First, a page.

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Browsing All Nonfiction Books - T :

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Taco USA: How Mexican Food Conquered America
By Gustavo Arellano. Scribner. 310 pp. Index. $25.00.
Who really invented taco chips, the chimichanga and the Sonoran Hot Dog? Gustavo Arelleno, whose syndicated column “Ask A Mexican!” has a circulation of more than two million readers, offers an amazing and amusing history of Mexican cuisine in the US including such subjects as Taco Bell, the Margarita and the invention of the pastrami burrito. []

Texas Amphibians: A Field Guide
By Terry Hibbitts, Toby Hibbitts, Troy Hibbitts, Travis Laduc, Bob Tipton. University of Texas Press. 309 pp. Index. $24.95.
Although fewer of the many Texas salamanders, toads, frogs, sirens, waterdogs, and newts live in what we call the arid Southwest, this book covers them in great detail with range maps, descriptions, habits and habitats, and interesting details of their lives. The richly illustrated volume is the size and quality of a Peterson Guide, suited for pocket or glovebox. A great book for the serious student or amateur naturalist. []

Texas, My Texas: Musings of the Rambling Boy
By Lonn Taylor. Texas Christian University Press. 197 pp. $22.95.
Taylor’s musings, 53 of them in all, first appeared in his column in the "Big Bend Sentinel," a weekly published in Marfa, TX. With titles such as “Real Cowboys Don’t Have Time to Sing” and “Wigfall Van Sickle, the Sage of Alpine” you can expect a treat, and Taylor delivers. The characters in his essays are sometimes well-known--Sam Bass, for example, is here-- but more often they are grandparents, great-aunts and distant cousins, each adding a tiny piece to that grand “folkloristic quilt” we call Texas. []

Thinking Like a Watershed: Voices from the West
By Celestia Loeffler, ed., Jack Loeffler, ed.. University of New Mexico Press. 280 pp. $24.95.

In thoughtful interviews and essays eleven Southwesterners look our future square in the eye and ask “where’s the water?” Can we preserve diverse cultures and landscapes? Their views will inspire and may surprise you.
Tracking the Texas Rangers: The Nineteenth Century
By Bruce A. Glasrud, ed, Harold J. Weiss, Jr., ed. University of North Texas Press. 358 pp. Index. $29.95.
Glasrud and Weiss have gathered together 15 articles by noted scholars, as well as a photo gallery, describing the activities of Texas Rangers from the 1820s through 1903. The topics range from the Comanche raid of 1840 to labor troubles in the 1890s, and from outlaw pursuits to dealings with Hispanics and Native Americans. The editors do a splendid job of displaying the shift from traditional to revisionist interpretations of ranger history. Newcomers to the topic will appreciate the helpful timeline and selected bibiliography. []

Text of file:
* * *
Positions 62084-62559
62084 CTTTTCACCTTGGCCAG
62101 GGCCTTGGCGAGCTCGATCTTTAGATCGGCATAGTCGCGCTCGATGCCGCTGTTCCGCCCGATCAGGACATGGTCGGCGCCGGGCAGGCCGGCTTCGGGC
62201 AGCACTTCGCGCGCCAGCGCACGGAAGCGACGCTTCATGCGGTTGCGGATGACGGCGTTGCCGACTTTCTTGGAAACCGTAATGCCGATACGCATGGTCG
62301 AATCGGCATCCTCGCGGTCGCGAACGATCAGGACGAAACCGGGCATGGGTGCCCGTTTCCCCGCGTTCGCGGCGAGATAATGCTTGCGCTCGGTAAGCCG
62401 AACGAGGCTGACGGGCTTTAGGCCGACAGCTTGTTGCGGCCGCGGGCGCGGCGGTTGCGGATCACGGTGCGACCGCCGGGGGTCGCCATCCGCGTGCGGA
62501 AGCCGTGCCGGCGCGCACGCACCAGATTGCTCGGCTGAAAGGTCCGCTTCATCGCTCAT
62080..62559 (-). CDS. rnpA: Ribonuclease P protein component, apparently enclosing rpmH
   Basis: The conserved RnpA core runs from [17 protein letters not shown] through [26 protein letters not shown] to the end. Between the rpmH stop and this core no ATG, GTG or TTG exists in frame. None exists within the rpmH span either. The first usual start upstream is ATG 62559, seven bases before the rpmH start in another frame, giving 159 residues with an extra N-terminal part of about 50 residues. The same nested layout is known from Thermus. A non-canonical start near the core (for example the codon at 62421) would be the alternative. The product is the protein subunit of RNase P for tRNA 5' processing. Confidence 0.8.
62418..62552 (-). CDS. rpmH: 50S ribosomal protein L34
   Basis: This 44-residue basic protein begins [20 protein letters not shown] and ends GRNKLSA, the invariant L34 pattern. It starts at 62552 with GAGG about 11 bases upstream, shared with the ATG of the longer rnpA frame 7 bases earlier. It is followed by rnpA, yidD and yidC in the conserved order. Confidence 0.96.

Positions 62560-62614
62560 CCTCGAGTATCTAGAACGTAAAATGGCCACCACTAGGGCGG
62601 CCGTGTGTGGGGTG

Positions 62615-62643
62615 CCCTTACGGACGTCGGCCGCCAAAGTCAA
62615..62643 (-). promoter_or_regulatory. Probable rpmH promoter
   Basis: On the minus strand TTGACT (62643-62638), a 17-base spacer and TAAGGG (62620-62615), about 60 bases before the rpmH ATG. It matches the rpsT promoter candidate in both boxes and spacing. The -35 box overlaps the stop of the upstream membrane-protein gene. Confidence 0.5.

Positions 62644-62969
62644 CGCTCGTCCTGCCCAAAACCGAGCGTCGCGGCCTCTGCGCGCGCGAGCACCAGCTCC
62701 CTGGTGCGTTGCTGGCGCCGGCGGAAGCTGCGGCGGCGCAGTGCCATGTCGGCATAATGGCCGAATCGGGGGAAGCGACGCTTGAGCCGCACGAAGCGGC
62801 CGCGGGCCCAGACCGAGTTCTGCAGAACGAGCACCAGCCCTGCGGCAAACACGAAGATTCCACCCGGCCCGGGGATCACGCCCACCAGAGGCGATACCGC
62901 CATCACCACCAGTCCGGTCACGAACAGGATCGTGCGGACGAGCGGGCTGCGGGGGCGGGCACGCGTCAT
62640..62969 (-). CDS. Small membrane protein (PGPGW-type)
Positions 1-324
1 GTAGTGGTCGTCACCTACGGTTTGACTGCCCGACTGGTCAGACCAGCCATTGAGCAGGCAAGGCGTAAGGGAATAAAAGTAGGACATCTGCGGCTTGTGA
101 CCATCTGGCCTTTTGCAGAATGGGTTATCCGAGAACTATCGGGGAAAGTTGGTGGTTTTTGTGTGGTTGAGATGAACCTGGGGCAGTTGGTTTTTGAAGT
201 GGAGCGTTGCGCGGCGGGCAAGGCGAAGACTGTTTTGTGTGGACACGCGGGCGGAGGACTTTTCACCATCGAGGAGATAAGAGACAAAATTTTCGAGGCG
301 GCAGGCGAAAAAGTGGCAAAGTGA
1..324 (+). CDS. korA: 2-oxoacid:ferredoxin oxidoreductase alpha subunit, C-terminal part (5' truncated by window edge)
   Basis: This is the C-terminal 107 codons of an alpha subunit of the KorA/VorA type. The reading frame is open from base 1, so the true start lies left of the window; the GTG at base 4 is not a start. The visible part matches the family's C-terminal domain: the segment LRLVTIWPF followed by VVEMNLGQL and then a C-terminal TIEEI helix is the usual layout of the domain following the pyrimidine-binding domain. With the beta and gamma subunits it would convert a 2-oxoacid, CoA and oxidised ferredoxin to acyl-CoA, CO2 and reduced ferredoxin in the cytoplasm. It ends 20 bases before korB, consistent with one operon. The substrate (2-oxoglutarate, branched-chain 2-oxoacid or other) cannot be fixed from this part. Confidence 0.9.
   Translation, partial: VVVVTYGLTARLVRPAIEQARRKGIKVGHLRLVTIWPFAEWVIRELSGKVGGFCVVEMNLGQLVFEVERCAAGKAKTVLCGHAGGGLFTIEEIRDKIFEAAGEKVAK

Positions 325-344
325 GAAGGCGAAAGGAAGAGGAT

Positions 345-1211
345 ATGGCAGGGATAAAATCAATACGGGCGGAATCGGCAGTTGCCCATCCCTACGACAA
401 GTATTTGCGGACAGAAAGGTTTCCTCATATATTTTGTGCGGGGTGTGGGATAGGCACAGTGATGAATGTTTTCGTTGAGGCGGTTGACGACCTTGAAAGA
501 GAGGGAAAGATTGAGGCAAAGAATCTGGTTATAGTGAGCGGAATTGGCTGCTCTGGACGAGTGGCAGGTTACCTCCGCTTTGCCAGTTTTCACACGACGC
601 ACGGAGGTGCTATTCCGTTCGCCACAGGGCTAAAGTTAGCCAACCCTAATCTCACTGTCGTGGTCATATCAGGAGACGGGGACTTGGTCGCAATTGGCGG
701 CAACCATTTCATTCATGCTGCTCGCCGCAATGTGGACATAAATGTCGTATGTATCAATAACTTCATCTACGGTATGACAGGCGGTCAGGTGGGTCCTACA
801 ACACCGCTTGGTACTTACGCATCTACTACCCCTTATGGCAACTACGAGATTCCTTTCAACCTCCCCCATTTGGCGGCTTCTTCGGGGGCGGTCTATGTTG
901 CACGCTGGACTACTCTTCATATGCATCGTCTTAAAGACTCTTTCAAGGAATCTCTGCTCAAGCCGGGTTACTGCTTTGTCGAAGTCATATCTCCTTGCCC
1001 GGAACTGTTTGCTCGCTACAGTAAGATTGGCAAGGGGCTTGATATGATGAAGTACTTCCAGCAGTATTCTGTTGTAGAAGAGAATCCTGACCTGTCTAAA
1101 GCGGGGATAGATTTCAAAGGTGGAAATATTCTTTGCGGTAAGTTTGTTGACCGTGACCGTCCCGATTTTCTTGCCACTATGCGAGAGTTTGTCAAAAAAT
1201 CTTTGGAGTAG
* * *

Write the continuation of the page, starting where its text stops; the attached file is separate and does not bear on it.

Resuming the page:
This is an edifying collection of 15 previously-published articles on Texas Ranger history. Arranged chronologically from the Rangers’ inception in the early 1800s to the present day, the articles portray diverse points of view about the Rangers, from heroic saviors to barbarian racist criminals and various assessments in between. It was interesting to consider their changing roles from protectors of Anglo Texans against Native American and Mexican depredations, to major military support in the Mexican-American War (1846-8), to professional lawmen protecting citizens against criminals, and finally, their current status as part of the Department of Public Safety. This collection provides a wealth of information but draws no conclusions, except that Ranger history is complicated. []

Trinity: A Graphic History of the First Atomic Bomb
By Jonathan Fetter-Vorm. Hill and Wang. 152 pp. $22.00.
When we see “graphic” in the title, or subtitle, we may think “unsophisticated” but this book is not. Fetter-Vorm’s illustrations let us recognize characters such as Szilard, Oppenheimer and, of course, Einstein, involved in the development of the atomic bomb and its ultimate testing at New Mexico’s Trinity site near Los Alamos. He tells the complete story from earliest “atomic” ideas to the devastation in Japan. So, in some sense, this sophisticated comic book is not southwestern, it is universal. []

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